To start with, an experiment:

Imagine we’ve just met at a gathering of some kind, and, noticing your duds, I say, “I love your shirt! I love your shirt, I love your shirt, I love your shirt, I love your shirt! I love your shirt, I love your shirt, I love your shirt, I love your shirt, I love your shirt, I hate your shoes, I love your shirt, I love your shirt, I love your shirt, I love your shirt!”

Now, what sticks with you most powerfully from what I’ve just said? Betcha it’s not “I love your shirt,” even though the ratio of “I love your shirt” to “I hate your shoes” was 14 to 1. Which your rational brain knows perfectly well, right?…and which knowledge does not make a bit of difference, I’ll bet, in what sticks emotionally, which is that I also said I “hate your shoes.”

I love this exercise for the way it demonstrates so directly and powerfully the way our brains are wired: the reason that “I hate your shoes” is the one that both triggers an emotional reaction and sticks in our memory most powerfully is that the fastest acting part of our brains (the amygdala) is the part wired to detect, remember, and respond to danger. Even a sliver of perceived negativity (hostility, rejection) will trigger this part of our brain, which knows that any negative experience could indicate a potential threat to our survival…and our survival (not our ability to thrive, mind you; solely our survival)  is it’s job. Our cerebral cortex (where rational thought occurs, and also where we experience compassion and empathy for ourselves and others) on the other hand, is much slower-acting, and in fact tends to shut down when the amygdala is activated.


Which is very, very important to our survival, but does not help us a bit in developing and holding onto (in the presence of fear, I mean), compassion, empathy, empathetic imagination, lovingkindness, trust, imagination, curiosity, and other feelings of positive connection with ourselves and others. And since the amygdala is pretty much set on “automatic” (not to mention always being the loudest voice in the room of our minds when triggered, so it tends to dominate our inner conversations when left unmanaged), it has an advantage over the activity of the cerebral cortex, which is pretty much set on “manual.”

So the challenge (and a lot of therapy approaches, sports skill-building and discipline, and mindfulness practices are really all about doing exactly this:) is to deliberately develop the “message muscles”  (I just made that up) of the frontal cortex. When we engage in practices which help to deliberately keeping that part of our brains “online” longer, and cultivate the capacity to observe ourselves and our reactions with compassion and acceptance, we begin to become more and more able to recruit that part of ourselves in the midst of strong reactions, to take care of ourselves and of others, rather than simply react with “fight, flight or freeze.”

I’d like to share an experience of my own which showed me the power of this: after I had been been plagued by panic attacks for years, one of my sisters (who had been similarly plagued) shared a little book with me which described a kind of mindfulness practice (though it wasn’t called that in those days) that I began practicing regularly. Stuck on an airplane at 40,000 feet one day, I felt a panic attack come on, along with the awareness that there was no escape (at that time, going for a run was my go-to in a panic attack, and that wasn’t going to happen). I remember distinctly having the thought, right in the midst of the panic, “Oh, here this is. Well, I think I’ll just sit in my seat here and do a little reading until it passes.” The panic attack still happened, and while it was just as powerful an experience as it would have been otherwise –panic is panic– the practices had made me familiar with, and able to recruit, the “I” which could sit in the “eye” of the hurricane and observe it, knowing that I wasn’t the hurricane.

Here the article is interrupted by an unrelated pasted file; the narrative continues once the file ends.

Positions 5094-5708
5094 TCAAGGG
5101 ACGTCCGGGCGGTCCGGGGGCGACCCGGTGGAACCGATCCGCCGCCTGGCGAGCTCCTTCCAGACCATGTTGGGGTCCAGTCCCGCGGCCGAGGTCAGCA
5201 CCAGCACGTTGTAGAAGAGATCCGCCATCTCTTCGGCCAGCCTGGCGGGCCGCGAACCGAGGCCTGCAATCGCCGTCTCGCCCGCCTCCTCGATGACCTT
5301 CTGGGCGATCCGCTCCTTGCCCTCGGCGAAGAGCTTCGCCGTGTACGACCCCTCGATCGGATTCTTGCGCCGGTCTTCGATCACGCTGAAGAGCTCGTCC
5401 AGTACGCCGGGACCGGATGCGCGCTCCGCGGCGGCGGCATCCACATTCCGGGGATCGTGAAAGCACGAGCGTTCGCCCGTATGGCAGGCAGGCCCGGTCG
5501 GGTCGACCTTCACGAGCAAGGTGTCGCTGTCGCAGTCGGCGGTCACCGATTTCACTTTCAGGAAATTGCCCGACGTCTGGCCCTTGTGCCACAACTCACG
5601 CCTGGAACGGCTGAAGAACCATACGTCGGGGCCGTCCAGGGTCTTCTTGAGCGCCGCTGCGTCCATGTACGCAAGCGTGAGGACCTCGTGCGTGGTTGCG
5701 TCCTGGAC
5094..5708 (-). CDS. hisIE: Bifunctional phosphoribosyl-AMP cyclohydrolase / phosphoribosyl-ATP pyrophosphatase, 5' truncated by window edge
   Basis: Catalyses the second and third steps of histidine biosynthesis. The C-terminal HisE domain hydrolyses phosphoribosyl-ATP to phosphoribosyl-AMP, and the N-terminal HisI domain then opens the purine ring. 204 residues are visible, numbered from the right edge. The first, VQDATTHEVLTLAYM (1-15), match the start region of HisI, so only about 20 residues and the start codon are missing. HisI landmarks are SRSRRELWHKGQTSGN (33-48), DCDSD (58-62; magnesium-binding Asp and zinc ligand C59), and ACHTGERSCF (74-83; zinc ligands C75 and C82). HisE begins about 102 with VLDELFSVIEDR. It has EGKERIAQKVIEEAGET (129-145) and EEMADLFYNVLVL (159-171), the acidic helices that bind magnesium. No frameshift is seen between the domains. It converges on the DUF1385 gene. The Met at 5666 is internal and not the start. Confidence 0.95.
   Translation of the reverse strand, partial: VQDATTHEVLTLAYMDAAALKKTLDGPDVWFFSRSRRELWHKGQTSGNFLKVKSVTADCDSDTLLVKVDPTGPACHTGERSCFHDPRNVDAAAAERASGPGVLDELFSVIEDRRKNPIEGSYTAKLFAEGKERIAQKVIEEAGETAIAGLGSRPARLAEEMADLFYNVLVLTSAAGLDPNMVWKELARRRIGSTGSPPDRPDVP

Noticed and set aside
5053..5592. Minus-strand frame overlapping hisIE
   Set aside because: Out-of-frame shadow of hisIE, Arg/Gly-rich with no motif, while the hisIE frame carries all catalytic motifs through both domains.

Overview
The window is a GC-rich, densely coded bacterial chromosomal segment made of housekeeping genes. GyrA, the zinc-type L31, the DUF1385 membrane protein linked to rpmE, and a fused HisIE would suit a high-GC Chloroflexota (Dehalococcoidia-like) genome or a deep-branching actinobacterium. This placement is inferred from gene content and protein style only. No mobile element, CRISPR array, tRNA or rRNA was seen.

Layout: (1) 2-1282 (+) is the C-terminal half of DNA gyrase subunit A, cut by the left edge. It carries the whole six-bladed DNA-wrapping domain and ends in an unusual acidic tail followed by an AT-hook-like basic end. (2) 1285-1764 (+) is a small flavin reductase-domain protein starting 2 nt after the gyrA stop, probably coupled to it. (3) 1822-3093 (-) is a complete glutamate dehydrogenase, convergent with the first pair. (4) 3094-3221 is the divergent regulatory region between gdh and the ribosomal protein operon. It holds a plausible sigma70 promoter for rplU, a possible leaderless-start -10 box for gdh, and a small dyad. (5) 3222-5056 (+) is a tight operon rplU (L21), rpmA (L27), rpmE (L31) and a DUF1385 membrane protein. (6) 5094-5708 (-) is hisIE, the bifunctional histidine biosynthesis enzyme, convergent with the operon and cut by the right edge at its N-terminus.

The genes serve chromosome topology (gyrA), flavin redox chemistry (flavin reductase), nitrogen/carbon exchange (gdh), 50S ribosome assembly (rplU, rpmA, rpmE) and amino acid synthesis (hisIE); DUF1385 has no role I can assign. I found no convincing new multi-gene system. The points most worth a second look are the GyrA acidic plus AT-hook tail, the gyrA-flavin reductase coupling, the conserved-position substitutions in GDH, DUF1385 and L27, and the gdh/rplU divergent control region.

In her little book, Taking the Leap: Freeing Ourselves from Old Habits and Fears, IMG_2896wisdom teacher Pema Chödrön offers a number of practices for breaking the hold of our reactive brains, and cultivating and strengthening the parts of ourselves that have the natural capacity to stay open, warm, and “awake” and aware, and so able to actually  receive from the world, not just defend against it. Many of these practices are simple and informal, requiring no additional commitment of time, but only intention and remembering. “Pausing” practice (which one can do any time —and preferably several times— in a day) is one of these.

Pausing, she writes, creates a momentary contrast between being completely self-absorbed, and being awake and present. You just stop for a few seconds, downloadbreathe deeply, and move on. You don’t want to make it a project […] In the middle of just living, which is usually a pretty caught-up experience characterized by a lot of internal discussion with yourself, you just pause.

In my own “pausing” practice, I have found it enormously helpful to make an effort to also notice (and so to take in) what is positive in that moment, within and without: the presence of a loved one, the sunlight, the way I was able to either refrain from or respond to someone in a way I liked, today.

Or maybe to remember and to savor how someone had told me how much they liked my shirt. 


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